The discovery well 2/4-23S, drilled by Maersk Gallant, proved gas and condensate in the Ula formation. Statoil estimates the volumes in Julius to be between 15 and 75 million barrels of recoverable oil equivalent.
The well 2/4-23S aimed also to appraise the King Lear gas and condensate discovery made by the PL146/PL333 partnership in 2012.
The well provided important information on reservoir distribution and reservoir communication in the King Lear discovery. The acquired data will now be further analysed.
It is expected that the King Lear volumes will stay within the previously communicated range of 70-200 million barrels of recoverable oil equivalent.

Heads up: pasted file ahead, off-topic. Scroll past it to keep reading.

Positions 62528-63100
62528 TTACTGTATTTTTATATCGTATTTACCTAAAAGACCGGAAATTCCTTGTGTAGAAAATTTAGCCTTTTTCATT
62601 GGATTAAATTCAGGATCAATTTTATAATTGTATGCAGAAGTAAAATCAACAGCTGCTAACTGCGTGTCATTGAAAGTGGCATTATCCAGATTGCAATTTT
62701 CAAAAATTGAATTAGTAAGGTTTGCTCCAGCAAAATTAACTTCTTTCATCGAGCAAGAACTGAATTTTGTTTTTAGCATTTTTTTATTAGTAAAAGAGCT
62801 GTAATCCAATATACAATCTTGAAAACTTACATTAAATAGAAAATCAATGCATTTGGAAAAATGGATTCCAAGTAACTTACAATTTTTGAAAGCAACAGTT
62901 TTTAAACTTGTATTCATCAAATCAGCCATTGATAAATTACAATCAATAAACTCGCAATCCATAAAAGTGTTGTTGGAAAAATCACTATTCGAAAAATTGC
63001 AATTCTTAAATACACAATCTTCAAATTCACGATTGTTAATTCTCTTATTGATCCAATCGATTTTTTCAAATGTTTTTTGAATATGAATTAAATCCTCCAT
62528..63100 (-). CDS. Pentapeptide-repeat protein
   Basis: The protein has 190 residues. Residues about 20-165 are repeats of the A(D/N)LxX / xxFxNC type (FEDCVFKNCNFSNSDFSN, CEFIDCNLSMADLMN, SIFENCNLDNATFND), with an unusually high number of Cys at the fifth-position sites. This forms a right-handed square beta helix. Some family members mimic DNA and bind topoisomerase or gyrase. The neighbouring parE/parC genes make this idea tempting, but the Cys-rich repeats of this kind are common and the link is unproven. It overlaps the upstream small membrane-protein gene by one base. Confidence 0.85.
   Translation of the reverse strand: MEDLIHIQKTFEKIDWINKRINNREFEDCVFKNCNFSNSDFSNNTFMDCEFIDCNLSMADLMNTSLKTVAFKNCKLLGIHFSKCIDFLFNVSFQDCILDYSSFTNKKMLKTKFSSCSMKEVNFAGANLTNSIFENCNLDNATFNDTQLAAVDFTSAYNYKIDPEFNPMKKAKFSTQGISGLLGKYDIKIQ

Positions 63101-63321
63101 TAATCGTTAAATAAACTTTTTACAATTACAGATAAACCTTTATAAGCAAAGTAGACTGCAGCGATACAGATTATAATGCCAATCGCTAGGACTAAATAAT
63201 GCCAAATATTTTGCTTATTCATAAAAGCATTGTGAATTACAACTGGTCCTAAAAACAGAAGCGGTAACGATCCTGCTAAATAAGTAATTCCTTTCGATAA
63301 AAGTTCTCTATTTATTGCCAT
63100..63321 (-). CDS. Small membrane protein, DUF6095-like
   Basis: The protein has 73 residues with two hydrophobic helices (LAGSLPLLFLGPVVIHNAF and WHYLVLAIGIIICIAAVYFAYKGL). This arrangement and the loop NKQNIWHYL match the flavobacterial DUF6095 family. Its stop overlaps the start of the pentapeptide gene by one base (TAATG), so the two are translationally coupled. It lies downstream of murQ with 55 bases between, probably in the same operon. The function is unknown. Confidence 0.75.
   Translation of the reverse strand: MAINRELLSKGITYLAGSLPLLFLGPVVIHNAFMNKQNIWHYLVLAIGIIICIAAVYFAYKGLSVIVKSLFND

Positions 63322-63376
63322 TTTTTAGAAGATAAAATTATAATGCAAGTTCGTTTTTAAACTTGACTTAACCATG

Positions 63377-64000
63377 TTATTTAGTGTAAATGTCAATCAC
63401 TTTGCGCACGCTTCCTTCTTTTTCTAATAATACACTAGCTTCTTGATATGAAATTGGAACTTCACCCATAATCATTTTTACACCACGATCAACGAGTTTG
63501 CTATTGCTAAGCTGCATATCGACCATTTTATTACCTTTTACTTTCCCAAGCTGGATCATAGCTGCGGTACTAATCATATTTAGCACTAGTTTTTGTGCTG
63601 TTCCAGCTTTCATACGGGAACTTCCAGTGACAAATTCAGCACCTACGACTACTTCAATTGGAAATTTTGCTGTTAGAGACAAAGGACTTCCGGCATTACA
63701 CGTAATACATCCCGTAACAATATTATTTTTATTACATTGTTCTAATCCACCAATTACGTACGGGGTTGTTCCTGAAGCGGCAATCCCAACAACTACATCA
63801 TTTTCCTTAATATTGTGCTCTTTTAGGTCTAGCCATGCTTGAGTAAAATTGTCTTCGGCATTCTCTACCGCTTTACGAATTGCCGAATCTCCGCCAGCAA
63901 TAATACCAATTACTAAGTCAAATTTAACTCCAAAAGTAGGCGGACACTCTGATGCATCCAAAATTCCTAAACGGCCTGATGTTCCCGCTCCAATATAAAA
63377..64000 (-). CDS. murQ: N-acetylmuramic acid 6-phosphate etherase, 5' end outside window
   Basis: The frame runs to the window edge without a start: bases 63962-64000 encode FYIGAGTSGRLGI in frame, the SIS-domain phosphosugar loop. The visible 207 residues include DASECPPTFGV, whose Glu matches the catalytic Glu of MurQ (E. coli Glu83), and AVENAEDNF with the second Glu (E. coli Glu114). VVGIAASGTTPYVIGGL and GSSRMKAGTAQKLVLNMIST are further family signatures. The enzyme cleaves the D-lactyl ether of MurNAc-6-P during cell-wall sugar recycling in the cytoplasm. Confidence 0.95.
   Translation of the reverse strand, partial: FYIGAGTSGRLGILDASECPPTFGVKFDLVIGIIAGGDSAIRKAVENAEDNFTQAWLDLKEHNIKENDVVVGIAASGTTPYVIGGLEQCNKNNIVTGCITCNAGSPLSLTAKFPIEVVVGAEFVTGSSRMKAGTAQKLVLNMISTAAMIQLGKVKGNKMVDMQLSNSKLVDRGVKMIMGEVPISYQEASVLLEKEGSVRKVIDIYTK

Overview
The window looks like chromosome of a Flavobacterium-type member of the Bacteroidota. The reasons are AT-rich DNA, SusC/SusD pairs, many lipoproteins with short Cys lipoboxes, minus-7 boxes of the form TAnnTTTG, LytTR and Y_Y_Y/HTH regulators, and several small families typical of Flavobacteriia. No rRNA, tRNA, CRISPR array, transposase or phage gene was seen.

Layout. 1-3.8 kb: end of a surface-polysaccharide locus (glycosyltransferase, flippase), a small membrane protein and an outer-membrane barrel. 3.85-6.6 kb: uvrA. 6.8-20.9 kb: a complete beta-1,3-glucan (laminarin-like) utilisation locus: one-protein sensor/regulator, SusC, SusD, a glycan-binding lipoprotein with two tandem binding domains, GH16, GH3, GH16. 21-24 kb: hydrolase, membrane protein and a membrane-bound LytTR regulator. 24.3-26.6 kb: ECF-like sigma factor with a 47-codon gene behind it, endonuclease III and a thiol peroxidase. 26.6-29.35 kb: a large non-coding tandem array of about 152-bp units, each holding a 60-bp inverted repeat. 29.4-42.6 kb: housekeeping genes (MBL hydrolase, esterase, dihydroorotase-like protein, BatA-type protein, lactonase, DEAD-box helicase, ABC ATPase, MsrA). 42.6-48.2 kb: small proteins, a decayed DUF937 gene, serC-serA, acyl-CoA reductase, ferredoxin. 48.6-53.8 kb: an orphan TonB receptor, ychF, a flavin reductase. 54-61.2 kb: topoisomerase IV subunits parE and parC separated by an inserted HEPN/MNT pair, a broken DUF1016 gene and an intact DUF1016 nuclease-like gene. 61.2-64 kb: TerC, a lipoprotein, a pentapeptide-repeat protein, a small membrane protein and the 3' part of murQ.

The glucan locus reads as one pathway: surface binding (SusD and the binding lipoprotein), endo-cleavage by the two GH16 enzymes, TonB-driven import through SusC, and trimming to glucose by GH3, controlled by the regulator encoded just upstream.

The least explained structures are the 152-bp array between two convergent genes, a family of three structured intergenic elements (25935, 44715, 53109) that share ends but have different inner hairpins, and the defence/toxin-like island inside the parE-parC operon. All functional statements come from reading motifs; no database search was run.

“The King Lear and Julius discoveries are located in one of the most mature parts of the Norwegian continental shelf – just 20 kilometres north of Ekofisk, the first commercial NCS discovery made 45 years ago. The discoveries confirm Statoil’s view that even such mature areas of the NCS still have an interesting exploration potential,” says May-Liss Hauknes, Statoil vice president for exploration in the North Sea.
“Since the King Lear discovery, the main focus of the licence partnership has been to clarify the resource basis within PL146/PL333. Following the positive results of the Julius well, the partnership will start working on an optimal plan for a timely development of the discovered resources. The Julius discovery will be included in the resource base for a future PL146/PL333 development decision,” says Edward Prestholm, acting head of early phase field development on the NCS in Statoil.